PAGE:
Incumbent Jokowi was looking good, even unassailable, in the runup for the Presidential elections.
He had a slick social media campaign, he was popular with a common touch, he could claim credit for massive infrastructure successes from Jakarta’s MRT to toll roads linking cities in Java and in Eastern Indonesia. His supporters had much to crow about.
And crow they did. It is impossible to wade into social media without coming across the snarky, witty comments and memes generated by the Jokowi supporters. Generally one gets a feeling that they look down on the other camp, dismissing them as clumsy, crass, corrupt and beyond the pale.
In the eyes of those sympathetic to Jokowi – and let’s be honest, most of us who pride ourselves as being progressive, modern and liberal fall into this category – Prabowo’s campaign seemed like an exercise in futility. Prabowo was not displaying much enthusiasm as a presidential candidate, his campaign lacked funds because his brother Hashim had said he wasn’t funding him anymore, he had an unholy alliance with the extremists behind the 212 movements, the same guys clamoring for Indonesia to become a Caliphate.
And to add strength to that perception Prabowo consistently fumbled. His premature defense of Ratna Sarumpaet as a victim of violence before it emerged that the injuries on her face were self-inflicted once from a plastic surgery procedure; his ignorance of Unicorns; his outrages statements about foreigners.
Yet, with less than a week to go before to the elections here we are, with the more reliable polls suggesting that he and Jokowi are running neck to neck with an even larger portion of the electorate choosing not to vote or spoiling their votes.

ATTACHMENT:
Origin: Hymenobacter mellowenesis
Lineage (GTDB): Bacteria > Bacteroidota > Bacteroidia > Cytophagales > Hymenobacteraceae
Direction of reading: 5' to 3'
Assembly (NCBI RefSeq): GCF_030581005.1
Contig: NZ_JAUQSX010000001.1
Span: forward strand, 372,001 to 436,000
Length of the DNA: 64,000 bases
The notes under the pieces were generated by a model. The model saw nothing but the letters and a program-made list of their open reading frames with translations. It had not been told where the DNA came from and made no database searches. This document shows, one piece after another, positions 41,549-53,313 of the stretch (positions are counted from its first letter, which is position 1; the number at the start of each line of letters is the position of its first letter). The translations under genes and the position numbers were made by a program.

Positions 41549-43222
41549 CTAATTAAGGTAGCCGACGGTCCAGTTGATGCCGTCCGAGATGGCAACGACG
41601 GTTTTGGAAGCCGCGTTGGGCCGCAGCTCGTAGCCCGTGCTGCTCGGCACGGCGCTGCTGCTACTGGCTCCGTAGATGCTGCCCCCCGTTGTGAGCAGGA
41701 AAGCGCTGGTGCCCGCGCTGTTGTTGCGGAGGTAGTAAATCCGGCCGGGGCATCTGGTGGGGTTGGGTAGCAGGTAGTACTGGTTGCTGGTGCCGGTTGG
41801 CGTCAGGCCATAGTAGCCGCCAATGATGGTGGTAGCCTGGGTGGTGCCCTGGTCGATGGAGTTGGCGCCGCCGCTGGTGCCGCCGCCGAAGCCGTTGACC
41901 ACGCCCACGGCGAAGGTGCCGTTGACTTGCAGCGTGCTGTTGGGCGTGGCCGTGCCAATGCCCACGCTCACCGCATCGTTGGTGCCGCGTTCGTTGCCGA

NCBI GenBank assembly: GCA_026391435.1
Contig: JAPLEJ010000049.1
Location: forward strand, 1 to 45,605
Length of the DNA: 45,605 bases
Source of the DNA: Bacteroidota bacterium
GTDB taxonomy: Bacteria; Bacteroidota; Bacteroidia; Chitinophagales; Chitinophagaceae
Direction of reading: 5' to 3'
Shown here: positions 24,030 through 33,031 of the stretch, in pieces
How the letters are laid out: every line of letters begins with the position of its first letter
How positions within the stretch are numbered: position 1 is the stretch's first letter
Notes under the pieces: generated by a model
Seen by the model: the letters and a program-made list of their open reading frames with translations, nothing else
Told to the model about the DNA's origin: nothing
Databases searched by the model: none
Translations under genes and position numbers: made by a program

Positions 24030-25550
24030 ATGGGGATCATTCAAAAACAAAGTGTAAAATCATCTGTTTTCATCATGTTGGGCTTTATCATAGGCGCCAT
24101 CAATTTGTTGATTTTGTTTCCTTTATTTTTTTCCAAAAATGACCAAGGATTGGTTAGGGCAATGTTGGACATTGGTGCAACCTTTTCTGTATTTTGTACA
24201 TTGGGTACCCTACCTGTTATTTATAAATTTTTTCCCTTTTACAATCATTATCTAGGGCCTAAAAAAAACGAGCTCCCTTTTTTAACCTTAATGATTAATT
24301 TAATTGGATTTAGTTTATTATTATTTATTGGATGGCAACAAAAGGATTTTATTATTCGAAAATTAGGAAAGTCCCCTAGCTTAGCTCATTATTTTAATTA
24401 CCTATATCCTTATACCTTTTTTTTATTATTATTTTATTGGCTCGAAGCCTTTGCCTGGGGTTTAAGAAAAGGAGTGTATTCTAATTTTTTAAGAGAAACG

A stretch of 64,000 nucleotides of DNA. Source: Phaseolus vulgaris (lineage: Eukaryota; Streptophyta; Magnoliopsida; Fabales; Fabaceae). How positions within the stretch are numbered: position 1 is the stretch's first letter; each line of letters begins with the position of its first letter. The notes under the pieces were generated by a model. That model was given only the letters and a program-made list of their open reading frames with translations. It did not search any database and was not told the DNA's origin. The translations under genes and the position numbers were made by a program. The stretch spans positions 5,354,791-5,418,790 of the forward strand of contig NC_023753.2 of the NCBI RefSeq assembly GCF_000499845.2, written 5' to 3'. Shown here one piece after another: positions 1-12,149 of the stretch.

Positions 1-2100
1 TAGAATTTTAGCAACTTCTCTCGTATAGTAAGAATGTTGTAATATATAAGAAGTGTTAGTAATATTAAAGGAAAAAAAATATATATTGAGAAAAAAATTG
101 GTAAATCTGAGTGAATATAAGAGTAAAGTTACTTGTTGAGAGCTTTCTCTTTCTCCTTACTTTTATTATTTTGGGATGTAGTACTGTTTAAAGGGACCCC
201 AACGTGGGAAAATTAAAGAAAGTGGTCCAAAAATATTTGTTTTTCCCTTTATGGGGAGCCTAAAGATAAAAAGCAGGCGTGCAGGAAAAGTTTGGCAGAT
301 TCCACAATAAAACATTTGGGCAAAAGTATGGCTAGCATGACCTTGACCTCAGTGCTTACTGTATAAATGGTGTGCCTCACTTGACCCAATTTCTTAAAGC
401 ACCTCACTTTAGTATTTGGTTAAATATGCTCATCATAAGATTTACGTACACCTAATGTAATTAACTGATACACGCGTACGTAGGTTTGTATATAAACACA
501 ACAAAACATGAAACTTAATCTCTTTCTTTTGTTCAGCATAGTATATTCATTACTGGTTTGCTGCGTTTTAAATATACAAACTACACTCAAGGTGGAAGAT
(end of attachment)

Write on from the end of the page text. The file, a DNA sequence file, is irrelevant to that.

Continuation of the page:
If this is true, then the question that needs to be asked is what went wrong for the Jokowi camp? How did they squander the advantage and lead that they had at the start of the campaign?
From a communications perspective, it would seem that Jokowi and his supporters had been preaching to the wrong choir.
The Millennials form the largest voting bloc in this round of elections so any politician worth his salt would definitely count them. Jokowi is no exception. The Millennials that Jokowi has been courting, however, are those who belong to the smart set. They are the ones who very much believe in entrepreneurship, the creative economy, having a shot at being unicorns, look on SXSW as the Davos of the entrepreneur. They believe in the goodness of globalization.
They are the ones who would be impressed by Jokowi’s motorcycling stunt for the opening of the Asian Games, his propensity to take selfies, his vlogging. His love for heavy metal and his chops riding customized motorcycles.
Prabowo, however, has been playing the role of High Priest to the Discontents. These are the young Indonesians unable or unwilling to get onto the Hipster treadmill. Success at being funded by venture capitalists do not really appeal to them so they seek alternative means to validate themselves.
Many of them who are Muslim turn to Hijrah, the process of becoming closer to God and Mecca instead of Ted Talks and Davos.
Other young Indonesians with low religious inclination are similarly vulnerable to feeling alienated in Jokowi’s Indonesia that has fallen way short of their expectations. LGBT Indonesians talk extensively of going Golput because of the increasing intolerance that has festered since Jokowi took office. Appointing Maruf Amin only makes it worse.
Those who feel strongly about principles and rule of law are similarly disappointed as the rights of minorities and others are trampled on. A sizeable number of supporters of the Tolak Reklamasi movement in Bali, for instance, are saying they too would go Golput.
The big question now is what would happen to Indonesia after the elections, regardless of who wins. Would the victor end up with an Indonesia where business returns to usual after the excitement of a presidential election; or will he face a permanently polarised society with a rising level of discontent.
If the latter happens, then as Jokowi so sassily observed at an IMF gathering in Indonesia not so long ago: Winter is coming.
Written by Ong Hock Chuan, Maverick Managing Partner